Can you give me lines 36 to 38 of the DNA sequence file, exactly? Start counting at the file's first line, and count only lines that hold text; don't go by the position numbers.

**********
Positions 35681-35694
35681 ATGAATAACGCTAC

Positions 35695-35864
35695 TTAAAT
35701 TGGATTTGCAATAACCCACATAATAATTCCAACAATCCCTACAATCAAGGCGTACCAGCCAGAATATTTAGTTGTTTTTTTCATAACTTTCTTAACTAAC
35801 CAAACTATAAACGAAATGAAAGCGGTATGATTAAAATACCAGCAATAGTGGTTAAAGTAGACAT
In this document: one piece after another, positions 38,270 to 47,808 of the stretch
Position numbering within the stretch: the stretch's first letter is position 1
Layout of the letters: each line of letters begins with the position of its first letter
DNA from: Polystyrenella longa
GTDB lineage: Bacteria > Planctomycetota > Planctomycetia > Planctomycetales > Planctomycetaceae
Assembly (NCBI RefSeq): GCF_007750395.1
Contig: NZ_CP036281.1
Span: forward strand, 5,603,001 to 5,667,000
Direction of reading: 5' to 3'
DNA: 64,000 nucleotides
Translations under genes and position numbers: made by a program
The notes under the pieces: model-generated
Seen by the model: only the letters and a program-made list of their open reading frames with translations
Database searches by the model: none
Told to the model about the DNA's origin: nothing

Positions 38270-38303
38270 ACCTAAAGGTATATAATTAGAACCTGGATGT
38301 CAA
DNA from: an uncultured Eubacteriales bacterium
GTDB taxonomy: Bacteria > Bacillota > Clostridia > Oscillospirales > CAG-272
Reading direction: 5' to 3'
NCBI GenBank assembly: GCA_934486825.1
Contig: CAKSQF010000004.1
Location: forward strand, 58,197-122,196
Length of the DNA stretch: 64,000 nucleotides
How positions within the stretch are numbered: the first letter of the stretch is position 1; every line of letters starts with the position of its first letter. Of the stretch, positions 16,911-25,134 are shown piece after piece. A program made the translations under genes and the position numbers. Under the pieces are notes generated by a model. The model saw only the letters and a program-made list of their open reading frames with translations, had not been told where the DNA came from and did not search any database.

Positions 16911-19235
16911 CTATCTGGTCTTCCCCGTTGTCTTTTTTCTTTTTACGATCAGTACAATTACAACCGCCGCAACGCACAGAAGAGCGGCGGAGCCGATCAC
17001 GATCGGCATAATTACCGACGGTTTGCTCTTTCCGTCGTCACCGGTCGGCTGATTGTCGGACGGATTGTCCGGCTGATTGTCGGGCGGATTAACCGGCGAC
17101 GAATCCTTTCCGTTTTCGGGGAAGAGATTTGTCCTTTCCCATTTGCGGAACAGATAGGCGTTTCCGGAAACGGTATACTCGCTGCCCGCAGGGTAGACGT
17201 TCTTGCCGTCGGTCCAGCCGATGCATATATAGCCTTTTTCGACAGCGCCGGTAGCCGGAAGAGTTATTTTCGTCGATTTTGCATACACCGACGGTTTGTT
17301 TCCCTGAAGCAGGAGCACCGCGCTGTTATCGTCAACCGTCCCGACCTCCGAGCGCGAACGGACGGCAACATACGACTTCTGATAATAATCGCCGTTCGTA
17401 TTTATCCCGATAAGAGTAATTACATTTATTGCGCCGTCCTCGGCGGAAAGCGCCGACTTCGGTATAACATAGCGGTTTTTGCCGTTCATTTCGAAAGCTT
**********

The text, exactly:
17101 GAATCCTTTCCGTTTTCGGGGAAGAGATTTGTCCTTTCCCATTTGCGGAACAGATAGGCGTTTCCGGAAACGGTATACTCGCTGCCCGCAGGGTAGACGT
17201 TCTTGCCGTCGGTCCAGCCGATGCATATATAGCCTTTTTCGACAGCGCCGGTAGCCGGAAGAGTTATTTTCGTCGATTTTGCATACACCGACGGTTTGTT
17301 TCCCTGAAGCAGGAGCACCGCGCTGTTATCGTCAACCGTCCCGACCTCCGAGCGCGAACGGACGGCAACATACGACTTCTGATAATAATCGCCGTTCGTA